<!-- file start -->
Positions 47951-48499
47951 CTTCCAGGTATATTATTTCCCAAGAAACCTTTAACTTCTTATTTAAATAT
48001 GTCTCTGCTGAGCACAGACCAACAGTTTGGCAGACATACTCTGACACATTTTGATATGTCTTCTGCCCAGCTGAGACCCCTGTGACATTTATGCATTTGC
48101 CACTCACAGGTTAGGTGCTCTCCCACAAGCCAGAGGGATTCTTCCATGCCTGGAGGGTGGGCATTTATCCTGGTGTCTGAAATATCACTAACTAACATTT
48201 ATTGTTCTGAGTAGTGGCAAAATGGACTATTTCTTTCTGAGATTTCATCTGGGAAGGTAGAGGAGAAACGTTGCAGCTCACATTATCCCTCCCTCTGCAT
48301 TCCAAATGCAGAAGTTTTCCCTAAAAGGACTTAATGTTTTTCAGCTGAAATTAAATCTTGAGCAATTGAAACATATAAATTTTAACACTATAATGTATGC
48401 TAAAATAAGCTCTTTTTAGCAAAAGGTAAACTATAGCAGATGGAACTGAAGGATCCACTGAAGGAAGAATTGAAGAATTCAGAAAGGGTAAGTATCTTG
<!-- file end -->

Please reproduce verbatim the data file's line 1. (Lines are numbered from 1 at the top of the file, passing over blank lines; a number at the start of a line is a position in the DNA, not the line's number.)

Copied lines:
Positions 47951-48499